Goldwater Scholar researches way to inhibit the ability of infectious bacteria to cause disease
Chuckles erupt through one of Ohio University’s labs as Hailee Sorensen presents her latest research, “______ - Who is She?”
The laughter ensues not because of her research but because of a running joke with her peers where when she asks to learn more about a certain protein or introduces a topic, she begins by asking, “Who is She?” personifying the microscopic organism. The real question, though, is “Who is this young scientist?”
The simple answer is a senior Honors Tutorial College (HTC) Biological Sciences major, but Sorensen is much more than that. She is a Goldwater Scholar researching the bacteria Staphylococcus aureus (staph) and how it can cause a variety of different diseases in humans, with her overarching goal being to identify novel targets to inhibit the ability of staph to cause disease.
Coming to Ohio University as a freshman HTC student, Sorensen was presented with many tutorials that focused on the specifics of what makes up the broad definition of biology. One tutorial taught by her mentor, Dr. Ronan Carroll, assistant professor of biology, focused on microorganisms, specifically bacteria, and how bacterial infections are becoming more of a threat due to antibiotic resistance. After learning that nearly three million infections are caused per year by antibiotic-resistant bacteria, she began studying how drugs used to treat these infections are becoming less effective.
“I started working in Dr. Carroll’s lab as a freshman and since then have been learning how some bacteria that cause infections are becoming resistant to common antibiotics since the bacteria can actually find ways to avoid the prescribed drugs because antibiotics are often overprescribed and don’t target specific bacteria,” Sorensen said.
Sorensen said bacterial infections are not the leading cause of death, but the percentage of deaths continues to grow. A report by the CDC said that last year there were 2.8 million antibiotic-resistant infections, causing around 35,000 deaths in the U.S. It is estimated that by 2050, there will be more deaths by antibiotic-resistant bacterial infections than cancer.
“I’m working to educate people that when they take an antibiotic it flushes the entire body of both good and bad bacteria, with the good needed to protect the body,” Sorensen added. “The drugs available to fight these infections aren’t specific enough, so my research is focused on looking at the individual virulence factors, or individual tools the bacteria utilize to cause infections, that we can specifically target to inhibit disease.”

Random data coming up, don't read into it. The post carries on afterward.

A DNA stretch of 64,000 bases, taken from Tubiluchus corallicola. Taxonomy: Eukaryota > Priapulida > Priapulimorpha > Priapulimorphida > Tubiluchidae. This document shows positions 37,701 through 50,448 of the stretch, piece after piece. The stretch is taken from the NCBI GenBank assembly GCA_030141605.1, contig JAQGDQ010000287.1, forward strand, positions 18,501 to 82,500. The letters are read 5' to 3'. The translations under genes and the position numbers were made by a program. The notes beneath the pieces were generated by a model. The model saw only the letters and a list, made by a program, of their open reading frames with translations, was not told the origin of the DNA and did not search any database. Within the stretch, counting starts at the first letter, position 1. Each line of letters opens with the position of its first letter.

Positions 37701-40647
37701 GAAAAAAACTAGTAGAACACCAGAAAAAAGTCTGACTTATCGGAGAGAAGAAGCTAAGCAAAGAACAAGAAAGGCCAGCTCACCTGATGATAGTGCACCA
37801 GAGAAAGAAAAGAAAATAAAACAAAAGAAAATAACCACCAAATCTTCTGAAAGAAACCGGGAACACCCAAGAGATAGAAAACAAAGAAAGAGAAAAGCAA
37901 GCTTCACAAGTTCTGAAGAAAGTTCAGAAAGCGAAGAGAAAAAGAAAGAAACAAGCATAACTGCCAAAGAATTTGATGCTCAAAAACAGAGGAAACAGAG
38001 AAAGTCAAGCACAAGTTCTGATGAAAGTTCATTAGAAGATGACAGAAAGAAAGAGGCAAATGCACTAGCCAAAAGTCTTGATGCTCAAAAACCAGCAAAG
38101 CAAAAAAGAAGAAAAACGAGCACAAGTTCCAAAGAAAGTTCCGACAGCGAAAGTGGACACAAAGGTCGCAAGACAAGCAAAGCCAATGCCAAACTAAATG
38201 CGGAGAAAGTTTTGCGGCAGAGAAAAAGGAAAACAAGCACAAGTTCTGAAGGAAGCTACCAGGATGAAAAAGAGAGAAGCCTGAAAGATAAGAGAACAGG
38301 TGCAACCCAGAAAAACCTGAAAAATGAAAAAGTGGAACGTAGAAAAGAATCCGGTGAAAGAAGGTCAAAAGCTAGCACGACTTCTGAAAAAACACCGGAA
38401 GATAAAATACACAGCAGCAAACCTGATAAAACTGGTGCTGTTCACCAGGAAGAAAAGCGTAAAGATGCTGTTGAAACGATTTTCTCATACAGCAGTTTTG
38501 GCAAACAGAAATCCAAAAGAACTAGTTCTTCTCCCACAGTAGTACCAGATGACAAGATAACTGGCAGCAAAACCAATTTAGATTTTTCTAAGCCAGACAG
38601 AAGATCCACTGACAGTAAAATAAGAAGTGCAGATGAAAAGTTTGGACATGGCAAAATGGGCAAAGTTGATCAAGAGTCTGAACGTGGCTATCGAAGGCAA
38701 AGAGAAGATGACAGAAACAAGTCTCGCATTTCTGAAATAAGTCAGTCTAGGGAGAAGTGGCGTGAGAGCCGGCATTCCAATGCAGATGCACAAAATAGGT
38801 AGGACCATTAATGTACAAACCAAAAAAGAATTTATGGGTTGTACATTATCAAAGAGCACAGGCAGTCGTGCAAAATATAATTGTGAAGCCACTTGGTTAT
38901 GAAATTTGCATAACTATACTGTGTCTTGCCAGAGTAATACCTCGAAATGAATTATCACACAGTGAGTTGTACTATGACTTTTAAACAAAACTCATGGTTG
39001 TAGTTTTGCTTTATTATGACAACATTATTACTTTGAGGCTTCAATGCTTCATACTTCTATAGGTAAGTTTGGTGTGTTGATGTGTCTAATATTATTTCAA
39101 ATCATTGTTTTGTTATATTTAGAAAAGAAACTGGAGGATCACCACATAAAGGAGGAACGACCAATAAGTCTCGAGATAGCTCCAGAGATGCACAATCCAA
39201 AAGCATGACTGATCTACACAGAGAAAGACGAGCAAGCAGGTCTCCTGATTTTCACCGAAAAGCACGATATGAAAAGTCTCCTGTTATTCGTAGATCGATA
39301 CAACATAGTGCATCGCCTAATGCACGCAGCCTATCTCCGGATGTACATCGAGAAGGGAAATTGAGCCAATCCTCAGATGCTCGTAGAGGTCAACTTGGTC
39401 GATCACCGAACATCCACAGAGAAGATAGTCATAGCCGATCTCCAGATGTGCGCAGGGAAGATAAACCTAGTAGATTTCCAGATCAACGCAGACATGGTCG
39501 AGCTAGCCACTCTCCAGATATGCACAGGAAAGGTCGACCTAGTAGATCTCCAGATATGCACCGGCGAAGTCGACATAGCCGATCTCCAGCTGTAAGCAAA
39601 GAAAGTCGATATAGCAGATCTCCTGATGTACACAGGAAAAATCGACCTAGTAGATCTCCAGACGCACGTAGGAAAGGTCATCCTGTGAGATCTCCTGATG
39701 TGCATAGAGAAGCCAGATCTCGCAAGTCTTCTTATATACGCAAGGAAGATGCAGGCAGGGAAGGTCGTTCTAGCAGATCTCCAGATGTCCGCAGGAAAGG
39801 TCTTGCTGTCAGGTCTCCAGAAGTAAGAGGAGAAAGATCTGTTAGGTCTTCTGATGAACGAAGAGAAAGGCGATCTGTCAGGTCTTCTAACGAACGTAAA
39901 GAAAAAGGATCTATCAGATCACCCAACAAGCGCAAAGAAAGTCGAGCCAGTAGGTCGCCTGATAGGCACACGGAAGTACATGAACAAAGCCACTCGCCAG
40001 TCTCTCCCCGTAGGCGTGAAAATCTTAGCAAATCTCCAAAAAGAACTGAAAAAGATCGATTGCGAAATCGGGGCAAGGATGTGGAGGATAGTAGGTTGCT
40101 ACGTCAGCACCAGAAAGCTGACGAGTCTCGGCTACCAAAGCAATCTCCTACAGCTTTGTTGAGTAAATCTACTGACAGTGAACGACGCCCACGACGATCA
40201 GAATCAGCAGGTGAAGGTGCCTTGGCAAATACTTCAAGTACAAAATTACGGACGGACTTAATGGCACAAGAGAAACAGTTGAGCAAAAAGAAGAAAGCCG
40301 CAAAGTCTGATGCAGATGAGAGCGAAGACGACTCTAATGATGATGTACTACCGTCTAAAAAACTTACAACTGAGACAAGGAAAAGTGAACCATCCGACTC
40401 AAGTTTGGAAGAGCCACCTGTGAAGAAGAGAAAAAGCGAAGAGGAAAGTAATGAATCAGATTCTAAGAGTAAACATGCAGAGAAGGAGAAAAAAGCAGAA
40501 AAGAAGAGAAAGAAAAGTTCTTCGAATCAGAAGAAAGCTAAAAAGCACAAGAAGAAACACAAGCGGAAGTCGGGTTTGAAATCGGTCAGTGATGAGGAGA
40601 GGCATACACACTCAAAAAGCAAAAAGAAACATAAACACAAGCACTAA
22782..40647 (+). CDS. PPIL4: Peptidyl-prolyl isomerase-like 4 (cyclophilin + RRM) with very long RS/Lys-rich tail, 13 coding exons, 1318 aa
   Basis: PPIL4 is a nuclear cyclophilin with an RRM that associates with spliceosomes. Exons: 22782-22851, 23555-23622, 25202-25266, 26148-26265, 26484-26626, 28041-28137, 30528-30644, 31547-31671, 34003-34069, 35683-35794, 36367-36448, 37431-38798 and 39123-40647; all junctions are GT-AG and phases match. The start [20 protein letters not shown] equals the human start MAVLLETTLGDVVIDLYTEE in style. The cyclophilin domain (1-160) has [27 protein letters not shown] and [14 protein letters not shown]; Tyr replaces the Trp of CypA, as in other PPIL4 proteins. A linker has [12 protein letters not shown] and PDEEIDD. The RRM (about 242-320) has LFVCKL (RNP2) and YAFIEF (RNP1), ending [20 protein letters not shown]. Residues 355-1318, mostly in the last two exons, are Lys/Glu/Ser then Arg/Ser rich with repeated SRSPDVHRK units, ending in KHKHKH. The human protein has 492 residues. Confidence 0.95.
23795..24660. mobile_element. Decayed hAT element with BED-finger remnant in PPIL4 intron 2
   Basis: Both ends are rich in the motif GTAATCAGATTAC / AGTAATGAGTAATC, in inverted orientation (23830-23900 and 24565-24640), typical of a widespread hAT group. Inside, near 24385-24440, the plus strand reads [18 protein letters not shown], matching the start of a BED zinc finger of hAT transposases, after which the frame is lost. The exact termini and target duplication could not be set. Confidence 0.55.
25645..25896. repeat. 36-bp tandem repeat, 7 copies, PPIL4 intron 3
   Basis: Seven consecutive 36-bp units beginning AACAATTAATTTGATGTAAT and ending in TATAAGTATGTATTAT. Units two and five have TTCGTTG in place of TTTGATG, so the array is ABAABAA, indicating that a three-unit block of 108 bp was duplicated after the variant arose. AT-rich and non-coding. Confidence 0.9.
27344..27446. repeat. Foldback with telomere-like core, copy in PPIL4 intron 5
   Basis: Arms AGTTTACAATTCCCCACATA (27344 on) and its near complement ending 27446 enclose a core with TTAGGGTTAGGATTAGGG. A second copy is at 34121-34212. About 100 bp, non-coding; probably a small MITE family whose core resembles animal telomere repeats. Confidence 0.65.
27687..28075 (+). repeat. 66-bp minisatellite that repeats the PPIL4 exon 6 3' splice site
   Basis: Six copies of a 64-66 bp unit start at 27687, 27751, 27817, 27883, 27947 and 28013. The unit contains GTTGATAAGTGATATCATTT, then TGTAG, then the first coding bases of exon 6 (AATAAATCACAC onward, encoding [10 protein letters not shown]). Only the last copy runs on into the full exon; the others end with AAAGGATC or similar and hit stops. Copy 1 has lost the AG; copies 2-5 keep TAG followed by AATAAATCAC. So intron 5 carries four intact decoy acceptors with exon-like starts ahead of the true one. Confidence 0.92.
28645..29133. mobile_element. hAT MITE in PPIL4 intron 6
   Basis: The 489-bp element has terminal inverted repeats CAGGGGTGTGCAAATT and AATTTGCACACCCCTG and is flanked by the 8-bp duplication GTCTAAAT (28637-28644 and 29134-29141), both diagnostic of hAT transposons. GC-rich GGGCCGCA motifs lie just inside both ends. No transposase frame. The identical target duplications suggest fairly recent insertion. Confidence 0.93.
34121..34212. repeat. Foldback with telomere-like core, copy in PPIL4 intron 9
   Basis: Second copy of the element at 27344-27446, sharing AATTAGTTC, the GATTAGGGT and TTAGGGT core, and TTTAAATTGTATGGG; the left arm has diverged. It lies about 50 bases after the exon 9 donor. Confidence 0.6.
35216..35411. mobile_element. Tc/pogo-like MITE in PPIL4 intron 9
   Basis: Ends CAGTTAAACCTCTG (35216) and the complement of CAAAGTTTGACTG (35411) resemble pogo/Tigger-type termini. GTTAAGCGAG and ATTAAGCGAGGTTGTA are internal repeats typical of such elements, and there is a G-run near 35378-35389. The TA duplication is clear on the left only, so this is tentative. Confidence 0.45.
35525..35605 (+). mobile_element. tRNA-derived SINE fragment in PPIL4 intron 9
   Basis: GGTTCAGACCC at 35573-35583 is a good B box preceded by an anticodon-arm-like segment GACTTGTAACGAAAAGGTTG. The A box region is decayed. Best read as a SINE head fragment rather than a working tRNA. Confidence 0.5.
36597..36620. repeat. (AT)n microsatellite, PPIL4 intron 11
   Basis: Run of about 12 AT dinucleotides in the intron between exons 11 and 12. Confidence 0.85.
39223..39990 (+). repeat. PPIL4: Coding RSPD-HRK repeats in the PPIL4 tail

In the lab, Sorensen and Carroll study staph and MRSA infections, the specific virulence factors each infection has, and ways to disarm them. They are working on a molecular level, looking at RNA molecules inside staph and how they contribute to disease.
“Hailee is a monster in the lab. She really has such a unique talent and to be able to do what she does as an undergraduate is astonishing,” Carroll said. “It is rare in my experience to have a student who can both understand and analyze the genomic data using computers and do the lab work that goes along with it.”
Part of the Goldwater application includes writing research goals and coming up with a project that correlates with those goals. Sorensen included this extensive research project in her application, explaining her goals to create research that eventually allows for more specific treatments to better combat bacterial infections.
Sorensen is one of 396 students selected nationally to receive the Goldwater Scholarship, which covers the cost of tuition, fees, books, room, and board up to a maximum of $7,500.
“I am incredibly honored to have obtained such a distinguished award and grateful to Dr. Carroll and my other mentors for teaching and working with me on this project over the last few years,” Sorensen said. “Receiving this award has also allowed me to connect with so many other amazing scholars who are great resources, sharing their knowledge and experiences with me.”
“I cannot think of anyone more deserving of being named a Goldwater Scholar than Hailee,” Carroll said. “She has put so much time and dedication into her project and has embraced presenting and conveying her research in a way the general public can understand.”
Carroll has recently submitted a paper to the journal mSphere titled “Reading between the lines: Utilizing RNA-Sequencing data for global analysis of sRNAs in Staphylococcus aureus,” in which Sorensen is the lead author. He added that this is the first time in his experience where an undergraduate student is the lead on a paper.